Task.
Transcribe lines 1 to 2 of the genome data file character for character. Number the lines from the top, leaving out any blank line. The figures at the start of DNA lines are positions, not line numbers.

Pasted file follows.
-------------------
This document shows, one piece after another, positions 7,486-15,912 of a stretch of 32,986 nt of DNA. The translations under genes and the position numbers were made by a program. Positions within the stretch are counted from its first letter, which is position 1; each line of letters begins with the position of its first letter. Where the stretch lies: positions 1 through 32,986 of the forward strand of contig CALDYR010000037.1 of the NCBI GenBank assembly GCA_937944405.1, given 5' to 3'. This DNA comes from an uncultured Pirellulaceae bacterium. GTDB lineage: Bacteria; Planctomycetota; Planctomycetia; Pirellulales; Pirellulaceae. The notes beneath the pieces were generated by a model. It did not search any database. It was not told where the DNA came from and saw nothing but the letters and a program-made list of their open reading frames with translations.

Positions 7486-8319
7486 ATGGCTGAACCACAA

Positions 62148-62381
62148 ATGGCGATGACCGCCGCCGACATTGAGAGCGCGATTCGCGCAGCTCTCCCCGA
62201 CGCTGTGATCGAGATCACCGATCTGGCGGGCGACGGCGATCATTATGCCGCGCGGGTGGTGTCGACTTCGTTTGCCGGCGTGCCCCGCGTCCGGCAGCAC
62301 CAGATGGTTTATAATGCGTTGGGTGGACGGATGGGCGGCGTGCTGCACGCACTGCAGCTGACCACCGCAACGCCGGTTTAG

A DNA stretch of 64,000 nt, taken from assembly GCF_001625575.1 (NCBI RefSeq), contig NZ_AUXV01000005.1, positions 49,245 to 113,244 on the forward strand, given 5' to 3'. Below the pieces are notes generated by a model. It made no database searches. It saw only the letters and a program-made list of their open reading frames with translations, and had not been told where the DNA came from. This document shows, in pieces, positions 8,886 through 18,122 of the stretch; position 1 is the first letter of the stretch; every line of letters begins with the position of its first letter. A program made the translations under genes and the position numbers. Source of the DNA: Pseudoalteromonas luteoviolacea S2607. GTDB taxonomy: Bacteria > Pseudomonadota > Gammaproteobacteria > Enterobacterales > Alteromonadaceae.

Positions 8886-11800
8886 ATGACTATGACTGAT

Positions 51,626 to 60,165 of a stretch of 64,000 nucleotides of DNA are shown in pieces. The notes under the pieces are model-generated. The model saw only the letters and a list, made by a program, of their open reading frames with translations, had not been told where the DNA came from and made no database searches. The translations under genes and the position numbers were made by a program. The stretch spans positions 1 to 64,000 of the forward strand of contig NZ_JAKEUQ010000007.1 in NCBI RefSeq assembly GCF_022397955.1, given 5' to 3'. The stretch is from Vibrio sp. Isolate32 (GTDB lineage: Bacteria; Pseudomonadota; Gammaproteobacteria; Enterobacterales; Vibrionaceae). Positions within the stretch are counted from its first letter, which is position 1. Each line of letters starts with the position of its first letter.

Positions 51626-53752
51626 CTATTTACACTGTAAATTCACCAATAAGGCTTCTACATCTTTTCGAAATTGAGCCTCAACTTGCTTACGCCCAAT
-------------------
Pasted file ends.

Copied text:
This document shows, one piece after another, positions 7,486-15,912 of a stretch of 32,986 nt of DNA. The translations under genes and the position numbers were made by a program. Positions within the stretch are counted from its first letter, which is position 1; each line of letters begins with the position of its first letter. Where the stretch lies: positions 1 through 32,986 of the forward strand of contig CALDYR010000037.1 of the NCBI GenBank assembly GCA_937944405.1, given 5' to 3'. This DNA comes from an uncultured Pirellulaceae bacterium. GTDB lineage: Bacteria; Planctomycetota; Planctomycetia; Pirellulales; Pirellulaceae. The notes beneath the pieces were generated by a model. It did not search any database. It was not told where the DNA came from and saw nothing but the letters and a program-made list of their open reading frames with translations.

Positions 7486-8319